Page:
HomelessHomeless shelter 2015

As Bill de Blasio continues to dismantle the NYC education system, to escalate his power struggle with Gov. Cuomo, and promote his relationship with Al Sharpton, it is not difficult to establish that de Blasio is not the sharpest tack in the box.  The truth is that if an astute individual were to become Mayor of New York City and evaluate de Blasio’s performance over the past year, de Blasio would be hard pressed to elicit an appointment as dogcatcher.

Currently, Bill has been all over the NY Times over the issue of “homelessness” in NYC.    (Note: there is an article in the NY Times 9-23-2015, emphasizing that L.A.’s homeless problem is just as extreme.) This blog is to attempt to explain to Bill exactly why he will not solve this problem.   I am hopeful that one of his staff members will read it and explain it to him.

For starters, there is no generic “homeless”.   The “homeless problem” in NYC is a conglomeration of families and individuals with different reasons why they are homeless.  Therefore any successful approach has to have multiple solutions to resolve these issues.   There is one guarantee:  the “homeless problem” will never totally be resolved because it does not lend itself to successful resolution.

Homelessness Categories

  1. Mentally ill:

First, there are degrees of mental illness. There are many people with milder forms of mental illness that are extremely intelligent, perform high level jobs and have occasional setbacks.   These individuals take their medications religiously, understanding the ramifications if they do not.  We work with them; they are our friends; and they can function normally in society.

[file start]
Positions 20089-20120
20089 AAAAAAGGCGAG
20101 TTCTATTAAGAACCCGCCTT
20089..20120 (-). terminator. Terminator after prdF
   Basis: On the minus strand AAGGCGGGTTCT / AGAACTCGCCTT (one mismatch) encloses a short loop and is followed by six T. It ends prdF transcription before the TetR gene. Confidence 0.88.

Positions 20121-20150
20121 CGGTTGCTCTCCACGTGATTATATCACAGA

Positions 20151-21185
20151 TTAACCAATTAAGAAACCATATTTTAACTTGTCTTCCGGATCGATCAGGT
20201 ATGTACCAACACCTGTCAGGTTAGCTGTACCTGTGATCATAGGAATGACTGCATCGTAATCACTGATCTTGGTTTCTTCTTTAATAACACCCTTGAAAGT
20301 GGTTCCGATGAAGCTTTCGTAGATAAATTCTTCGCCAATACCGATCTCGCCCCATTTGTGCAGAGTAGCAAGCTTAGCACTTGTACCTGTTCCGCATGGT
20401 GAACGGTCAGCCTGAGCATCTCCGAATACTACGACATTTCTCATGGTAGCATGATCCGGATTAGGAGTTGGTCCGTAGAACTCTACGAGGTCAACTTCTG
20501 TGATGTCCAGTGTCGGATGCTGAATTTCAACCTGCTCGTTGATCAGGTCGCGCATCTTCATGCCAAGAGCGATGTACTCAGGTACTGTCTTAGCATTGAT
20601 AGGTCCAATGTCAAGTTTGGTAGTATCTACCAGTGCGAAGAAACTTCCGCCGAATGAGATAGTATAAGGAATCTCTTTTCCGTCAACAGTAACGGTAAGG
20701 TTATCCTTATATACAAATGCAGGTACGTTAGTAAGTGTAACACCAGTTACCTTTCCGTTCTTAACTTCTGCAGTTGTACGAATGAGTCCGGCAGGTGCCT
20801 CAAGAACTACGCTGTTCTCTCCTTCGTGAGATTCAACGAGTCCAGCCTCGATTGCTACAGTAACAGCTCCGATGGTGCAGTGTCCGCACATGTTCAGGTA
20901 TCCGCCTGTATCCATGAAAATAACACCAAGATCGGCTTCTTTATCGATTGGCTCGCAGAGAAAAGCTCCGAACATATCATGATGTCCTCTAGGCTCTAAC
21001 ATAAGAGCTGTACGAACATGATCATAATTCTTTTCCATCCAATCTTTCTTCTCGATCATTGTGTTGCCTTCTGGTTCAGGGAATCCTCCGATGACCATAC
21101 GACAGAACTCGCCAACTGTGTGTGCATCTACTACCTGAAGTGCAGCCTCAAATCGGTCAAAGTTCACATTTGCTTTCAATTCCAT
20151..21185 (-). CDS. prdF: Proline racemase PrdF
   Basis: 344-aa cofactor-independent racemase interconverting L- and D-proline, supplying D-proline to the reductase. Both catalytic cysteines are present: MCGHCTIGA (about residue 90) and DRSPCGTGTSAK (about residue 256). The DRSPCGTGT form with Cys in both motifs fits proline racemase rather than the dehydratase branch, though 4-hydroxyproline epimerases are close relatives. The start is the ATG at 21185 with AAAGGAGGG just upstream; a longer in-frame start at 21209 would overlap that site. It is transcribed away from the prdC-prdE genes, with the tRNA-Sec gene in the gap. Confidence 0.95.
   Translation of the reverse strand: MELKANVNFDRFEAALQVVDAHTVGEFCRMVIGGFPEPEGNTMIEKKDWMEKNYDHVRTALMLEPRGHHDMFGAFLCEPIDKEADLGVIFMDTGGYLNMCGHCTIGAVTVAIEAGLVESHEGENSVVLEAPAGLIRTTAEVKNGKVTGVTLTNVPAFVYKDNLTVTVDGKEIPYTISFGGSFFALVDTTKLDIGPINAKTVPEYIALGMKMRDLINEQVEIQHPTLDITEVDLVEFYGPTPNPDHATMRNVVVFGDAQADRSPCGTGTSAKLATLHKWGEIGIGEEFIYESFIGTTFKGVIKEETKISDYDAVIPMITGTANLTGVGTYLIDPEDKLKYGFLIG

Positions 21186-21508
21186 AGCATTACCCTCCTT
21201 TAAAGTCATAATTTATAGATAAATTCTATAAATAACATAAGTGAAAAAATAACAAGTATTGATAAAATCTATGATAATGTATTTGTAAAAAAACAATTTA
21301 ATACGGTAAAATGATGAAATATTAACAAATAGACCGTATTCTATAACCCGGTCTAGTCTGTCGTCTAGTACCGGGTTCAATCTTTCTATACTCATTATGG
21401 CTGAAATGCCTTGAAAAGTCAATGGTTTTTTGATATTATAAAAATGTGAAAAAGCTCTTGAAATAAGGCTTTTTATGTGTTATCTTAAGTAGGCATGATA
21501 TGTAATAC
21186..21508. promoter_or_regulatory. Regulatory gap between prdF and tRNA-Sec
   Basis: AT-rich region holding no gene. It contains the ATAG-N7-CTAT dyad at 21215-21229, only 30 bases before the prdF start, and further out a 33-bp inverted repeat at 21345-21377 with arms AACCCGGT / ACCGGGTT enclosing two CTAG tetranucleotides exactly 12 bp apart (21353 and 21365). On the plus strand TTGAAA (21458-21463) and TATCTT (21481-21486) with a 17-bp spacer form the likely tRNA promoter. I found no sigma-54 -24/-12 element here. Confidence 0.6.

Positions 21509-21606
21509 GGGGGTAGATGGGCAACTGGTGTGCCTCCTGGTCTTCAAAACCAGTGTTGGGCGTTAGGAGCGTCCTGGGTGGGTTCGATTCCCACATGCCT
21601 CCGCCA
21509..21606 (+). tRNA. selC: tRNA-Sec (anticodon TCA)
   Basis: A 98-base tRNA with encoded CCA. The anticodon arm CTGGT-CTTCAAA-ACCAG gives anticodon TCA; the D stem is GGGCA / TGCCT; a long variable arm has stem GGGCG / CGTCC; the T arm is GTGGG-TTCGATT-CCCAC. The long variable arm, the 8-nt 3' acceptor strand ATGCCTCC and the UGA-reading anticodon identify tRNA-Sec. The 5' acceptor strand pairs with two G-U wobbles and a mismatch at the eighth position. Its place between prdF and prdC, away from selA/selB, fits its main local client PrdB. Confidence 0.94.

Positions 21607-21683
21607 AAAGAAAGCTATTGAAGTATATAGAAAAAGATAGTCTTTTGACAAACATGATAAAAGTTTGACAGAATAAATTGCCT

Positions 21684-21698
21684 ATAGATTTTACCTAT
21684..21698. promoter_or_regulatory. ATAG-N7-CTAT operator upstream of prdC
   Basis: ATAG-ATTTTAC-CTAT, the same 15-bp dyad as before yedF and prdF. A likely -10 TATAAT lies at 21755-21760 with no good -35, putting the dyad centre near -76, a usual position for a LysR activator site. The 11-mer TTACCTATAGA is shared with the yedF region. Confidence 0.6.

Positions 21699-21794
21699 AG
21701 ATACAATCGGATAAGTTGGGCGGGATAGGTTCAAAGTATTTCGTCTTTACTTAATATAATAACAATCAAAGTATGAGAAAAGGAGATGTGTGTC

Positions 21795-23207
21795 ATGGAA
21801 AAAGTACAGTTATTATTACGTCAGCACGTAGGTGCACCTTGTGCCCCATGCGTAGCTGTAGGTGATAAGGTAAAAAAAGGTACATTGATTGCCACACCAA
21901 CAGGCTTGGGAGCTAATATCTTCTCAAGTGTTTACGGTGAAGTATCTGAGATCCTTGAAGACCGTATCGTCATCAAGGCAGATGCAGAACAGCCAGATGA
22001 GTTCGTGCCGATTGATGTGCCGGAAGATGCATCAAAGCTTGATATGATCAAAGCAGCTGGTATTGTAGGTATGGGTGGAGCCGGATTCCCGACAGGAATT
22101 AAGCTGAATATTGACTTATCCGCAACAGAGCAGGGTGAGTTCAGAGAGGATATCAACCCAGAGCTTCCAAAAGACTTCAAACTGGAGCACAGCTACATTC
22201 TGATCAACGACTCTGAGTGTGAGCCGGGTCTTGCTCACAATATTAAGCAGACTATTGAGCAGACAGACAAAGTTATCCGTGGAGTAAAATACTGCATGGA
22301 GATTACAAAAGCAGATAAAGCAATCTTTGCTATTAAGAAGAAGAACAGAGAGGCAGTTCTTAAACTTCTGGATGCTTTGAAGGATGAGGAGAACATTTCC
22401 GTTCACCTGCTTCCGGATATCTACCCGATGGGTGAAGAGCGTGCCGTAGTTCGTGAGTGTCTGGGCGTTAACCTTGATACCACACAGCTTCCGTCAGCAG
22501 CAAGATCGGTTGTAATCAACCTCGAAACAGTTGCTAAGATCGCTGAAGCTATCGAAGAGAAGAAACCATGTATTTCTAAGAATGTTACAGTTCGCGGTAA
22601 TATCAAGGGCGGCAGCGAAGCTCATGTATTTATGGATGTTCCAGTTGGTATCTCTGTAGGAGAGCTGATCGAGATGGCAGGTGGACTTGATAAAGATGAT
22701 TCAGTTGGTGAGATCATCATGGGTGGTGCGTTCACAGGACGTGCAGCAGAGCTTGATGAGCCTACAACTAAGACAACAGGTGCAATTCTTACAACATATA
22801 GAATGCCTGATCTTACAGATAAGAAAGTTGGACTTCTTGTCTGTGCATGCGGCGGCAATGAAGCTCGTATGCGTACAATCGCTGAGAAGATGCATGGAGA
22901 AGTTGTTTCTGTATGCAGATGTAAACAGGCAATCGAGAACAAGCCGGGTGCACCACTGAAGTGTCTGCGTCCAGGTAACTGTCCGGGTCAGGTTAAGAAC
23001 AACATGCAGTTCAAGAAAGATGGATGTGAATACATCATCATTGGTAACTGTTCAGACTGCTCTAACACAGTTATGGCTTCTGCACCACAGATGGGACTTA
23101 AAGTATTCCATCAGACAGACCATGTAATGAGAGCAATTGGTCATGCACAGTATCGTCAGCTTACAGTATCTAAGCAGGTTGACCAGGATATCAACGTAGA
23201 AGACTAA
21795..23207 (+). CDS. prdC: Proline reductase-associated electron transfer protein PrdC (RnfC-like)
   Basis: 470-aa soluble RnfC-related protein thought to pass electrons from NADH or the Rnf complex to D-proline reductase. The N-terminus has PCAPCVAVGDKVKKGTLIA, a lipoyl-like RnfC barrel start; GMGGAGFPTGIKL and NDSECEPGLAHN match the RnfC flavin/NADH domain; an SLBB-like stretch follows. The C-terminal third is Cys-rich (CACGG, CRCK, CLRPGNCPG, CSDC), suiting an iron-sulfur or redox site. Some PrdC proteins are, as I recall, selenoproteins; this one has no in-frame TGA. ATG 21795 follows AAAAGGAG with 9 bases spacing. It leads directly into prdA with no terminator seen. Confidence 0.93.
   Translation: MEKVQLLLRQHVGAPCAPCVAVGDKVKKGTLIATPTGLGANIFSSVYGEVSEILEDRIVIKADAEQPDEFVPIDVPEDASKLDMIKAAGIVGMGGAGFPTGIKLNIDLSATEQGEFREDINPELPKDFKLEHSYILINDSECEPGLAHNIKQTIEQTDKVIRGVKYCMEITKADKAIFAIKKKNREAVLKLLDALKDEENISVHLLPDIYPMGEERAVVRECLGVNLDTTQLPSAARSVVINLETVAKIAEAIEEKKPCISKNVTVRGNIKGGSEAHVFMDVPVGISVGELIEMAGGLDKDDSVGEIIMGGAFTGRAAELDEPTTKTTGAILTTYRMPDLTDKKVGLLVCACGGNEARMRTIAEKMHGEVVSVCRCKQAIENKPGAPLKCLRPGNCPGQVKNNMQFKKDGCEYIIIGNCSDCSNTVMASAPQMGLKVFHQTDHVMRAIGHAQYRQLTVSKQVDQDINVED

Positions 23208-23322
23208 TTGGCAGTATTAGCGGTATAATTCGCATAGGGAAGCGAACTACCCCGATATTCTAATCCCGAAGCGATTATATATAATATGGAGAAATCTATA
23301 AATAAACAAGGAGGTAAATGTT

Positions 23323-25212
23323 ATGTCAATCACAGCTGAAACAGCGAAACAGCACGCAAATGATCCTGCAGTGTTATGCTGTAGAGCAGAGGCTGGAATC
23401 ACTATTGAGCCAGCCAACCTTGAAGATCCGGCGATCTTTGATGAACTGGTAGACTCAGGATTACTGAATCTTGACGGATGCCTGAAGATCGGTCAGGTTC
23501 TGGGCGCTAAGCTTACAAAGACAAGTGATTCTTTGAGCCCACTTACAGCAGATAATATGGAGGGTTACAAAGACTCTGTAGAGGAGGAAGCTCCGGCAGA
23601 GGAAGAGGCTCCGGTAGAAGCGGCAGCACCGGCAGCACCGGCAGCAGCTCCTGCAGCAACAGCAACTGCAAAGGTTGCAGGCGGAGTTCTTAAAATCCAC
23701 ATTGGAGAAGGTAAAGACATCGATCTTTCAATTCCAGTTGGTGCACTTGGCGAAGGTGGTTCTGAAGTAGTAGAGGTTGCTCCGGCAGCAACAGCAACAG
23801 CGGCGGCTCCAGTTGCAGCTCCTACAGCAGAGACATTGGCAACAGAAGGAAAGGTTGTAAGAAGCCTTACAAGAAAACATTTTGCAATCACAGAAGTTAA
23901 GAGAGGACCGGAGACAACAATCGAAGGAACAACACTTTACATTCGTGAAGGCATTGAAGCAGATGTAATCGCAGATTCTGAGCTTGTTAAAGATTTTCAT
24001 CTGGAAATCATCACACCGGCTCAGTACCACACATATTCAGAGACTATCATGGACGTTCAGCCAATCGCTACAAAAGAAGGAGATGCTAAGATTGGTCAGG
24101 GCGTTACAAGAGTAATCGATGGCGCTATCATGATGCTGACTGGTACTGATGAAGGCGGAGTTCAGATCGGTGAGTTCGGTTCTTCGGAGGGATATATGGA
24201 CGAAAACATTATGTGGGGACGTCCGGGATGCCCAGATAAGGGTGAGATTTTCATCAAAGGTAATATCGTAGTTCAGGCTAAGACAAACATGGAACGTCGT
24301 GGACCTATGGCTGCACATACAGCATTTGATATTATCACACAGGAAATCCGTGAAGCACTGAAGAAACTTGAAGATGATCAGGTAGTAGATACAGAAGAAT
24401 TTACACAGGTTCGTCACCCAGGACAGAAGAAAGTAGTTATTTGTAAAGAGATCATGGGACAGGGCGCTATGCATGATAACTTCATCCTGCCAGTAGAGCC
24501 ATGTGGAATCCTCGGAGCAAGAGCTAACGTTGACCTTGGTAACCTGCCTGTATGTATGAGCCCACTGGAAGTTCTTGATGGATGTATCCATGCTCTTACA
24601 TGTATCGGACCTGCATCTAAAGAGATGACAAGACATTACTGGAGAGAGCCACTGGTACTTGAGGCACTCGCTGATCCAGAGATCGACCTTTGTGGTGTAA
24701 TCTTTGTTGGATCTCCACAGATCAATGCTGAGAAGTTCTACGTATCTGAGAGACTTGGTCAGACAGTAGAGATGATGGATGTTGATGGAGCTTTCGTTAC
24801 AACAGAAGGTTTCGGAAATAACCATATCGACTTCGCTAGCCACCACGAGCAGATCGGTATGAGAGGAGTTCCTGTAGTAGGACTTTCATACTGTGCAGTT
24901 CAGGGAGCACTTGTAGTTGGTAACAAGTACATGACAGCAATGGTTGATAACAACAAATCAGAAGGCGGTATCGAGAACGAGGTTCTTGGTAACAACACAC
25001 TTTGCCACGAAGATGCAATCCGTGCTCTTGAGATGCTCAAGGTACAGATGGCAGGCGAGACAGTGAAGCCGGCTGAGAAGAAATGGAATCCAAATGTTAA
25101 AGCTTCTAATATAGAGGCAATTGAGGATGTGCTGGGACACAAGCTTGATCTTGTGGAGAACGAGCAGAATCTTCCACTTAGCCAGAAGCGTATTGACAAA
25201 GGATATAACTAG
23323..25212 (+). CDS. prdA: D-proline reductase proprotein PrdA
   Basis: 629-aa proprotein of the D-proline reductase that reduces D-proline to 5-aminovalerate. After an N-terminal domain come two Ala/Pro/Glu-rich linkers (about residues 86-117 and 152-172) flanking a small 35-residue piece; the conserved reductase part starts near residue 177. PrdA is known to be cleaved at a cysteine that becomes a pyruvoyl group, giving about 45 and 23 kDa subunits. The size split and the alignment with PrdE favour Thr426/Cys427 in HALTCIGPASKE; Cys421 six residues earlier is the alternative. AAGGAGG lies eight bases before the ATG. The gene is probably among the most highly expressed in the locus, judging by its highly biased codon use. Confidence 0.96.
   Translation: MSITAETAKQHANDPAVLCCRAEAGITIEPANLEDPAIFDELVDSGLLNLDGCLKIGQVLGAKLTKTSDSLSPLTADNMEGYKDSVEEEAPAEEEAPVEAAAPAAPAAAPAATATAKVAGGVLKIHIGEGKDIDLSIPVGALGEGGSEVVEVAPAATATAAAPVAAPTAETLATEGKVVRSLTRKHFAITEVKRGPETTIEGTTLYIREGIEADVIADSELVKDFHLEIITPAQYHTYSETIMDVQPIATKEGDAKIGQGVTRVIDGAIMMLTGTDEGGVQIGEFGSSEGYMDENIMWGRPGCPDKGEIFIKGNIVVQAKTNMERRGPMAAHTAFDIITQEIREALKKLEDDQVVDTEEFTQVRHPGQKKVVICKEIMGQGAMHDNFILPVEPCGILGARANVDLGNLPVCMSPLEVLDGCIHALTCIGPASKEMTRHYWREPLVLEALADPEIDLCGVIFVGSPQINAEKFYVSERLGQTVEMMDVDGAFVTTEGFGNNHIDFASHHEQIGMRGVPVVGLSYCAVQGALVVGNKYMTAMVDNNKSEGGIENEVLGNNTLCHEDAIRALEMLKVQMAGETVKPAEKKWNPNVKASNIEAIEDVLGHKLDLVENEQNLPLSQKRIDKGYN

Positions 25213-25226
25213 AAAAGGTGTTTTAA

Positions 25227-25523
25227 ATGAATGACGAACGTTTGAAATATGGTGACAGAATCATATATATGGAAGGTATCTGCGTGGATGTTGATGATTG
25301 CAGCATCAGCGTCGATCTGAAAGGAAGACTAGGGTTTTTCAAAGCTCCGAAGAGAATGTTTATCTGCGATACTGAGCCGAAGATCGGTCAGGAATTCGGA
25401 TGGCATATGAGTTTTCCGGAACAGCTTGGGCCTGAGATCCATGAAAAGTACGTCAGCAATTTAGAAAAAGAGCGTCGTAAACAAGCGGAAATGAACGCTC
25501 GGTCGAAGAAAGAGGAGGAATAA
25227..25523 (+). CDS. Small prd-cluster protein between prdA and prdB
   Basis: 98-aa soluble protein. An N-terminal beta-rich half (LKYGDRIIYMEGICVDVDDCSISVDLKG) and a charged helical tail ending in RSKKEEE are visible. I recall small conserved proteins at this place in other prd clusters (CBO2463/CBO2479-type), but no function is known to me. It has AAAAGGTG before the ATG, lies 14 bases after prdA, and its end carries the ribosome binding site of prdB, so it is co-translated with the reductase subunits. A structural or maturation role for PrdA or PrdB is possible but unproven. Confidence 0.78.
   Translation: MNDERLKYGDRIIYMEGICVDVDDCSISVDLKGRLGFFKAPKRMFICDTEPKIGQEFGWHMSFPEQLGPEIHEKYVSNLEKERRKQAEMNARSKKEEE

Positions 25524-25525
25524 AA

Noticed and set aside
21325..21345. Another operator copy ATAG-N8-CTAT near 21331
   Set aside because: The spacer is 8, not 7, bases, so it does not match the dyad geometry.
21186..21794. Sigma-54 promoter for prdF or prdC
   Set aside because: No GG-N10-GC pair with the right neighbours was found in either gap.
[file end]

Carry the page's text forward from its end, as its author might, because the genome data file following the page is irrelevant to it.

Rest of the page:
Those individuals with more severe degrees of mental illness are a challenge to society.  There really is no place for them in the community.  Sorry to offend all the psychiatrists; psychologists; clinical social workers; and counselors in America, but there is no cure for “mental illness”.  For these individuals, the symptoms may be treated, the disease may be dormant for short periods, the individual may appear to be fine.  Do not be deceased; it is a mirage.  Pedophiles will always be pedophiles; sex addicts will always be sex addicts (it doesn’t matter how much saltpeter that the U.S. produces).  Individuals who perform cruel acts upon animals or humans are incurable.   These individuals must be removed from society.  To someone who has a relative who has mental illness, these are harsh words; words that could easily be misconstrued as uncaring.  But sometimes the truth has to be spoken.

The mentally ill fall into two categories: passive & destructive.  The passive mentally ill go through their lives in a harmless, if unproductive fashion.  Sometimes, their families care for them until the family members no longer are willing to sacrifice their own lives for their mentally ill relative.  Inevitably, these individuals wind up on the street.   These individuals might be cared for in a passive, enclosed setting, with basic food, shelter, medical care provided.   The problem is that our broken legal system states that they “have rights”, that they are legally competent, and they can pretty much do what they want, e.g. Robert Durst.  My solution is to put the judges away to protect us all.

The destructive mentally ill are a major problem.  We lack the resources to build new mental hospitals, where we could “incarcerate them”.  The annual costs to care for them are astronomical as the caregivers must have safety features in the environment to protect them from violent outbursts at any time.   In the fifteenth and sixteenth centuries, radical measures were utilized to deal with this group, but now we are more “civilized”. Answer: any realistic solution is unconscionable in a “civilized society”.

   2.    Mentally Challenged:

These individuals are classified as “slow”. They barely function, assume low level jobs, i.e. the classic McDonald’s lifetime employee, dishing out burgers and working the counter.  They never earn enough to survive in NYC and often wind up on the soup line or in a homeless shelter.

  3.   Physically Disabled

As much as we would like to believe that current programs to assist the handicapped are effective, there are cases where they do not work. It is uncommon, but these individuals do comprise a small percentage of the homeless.

  1. Language Barriers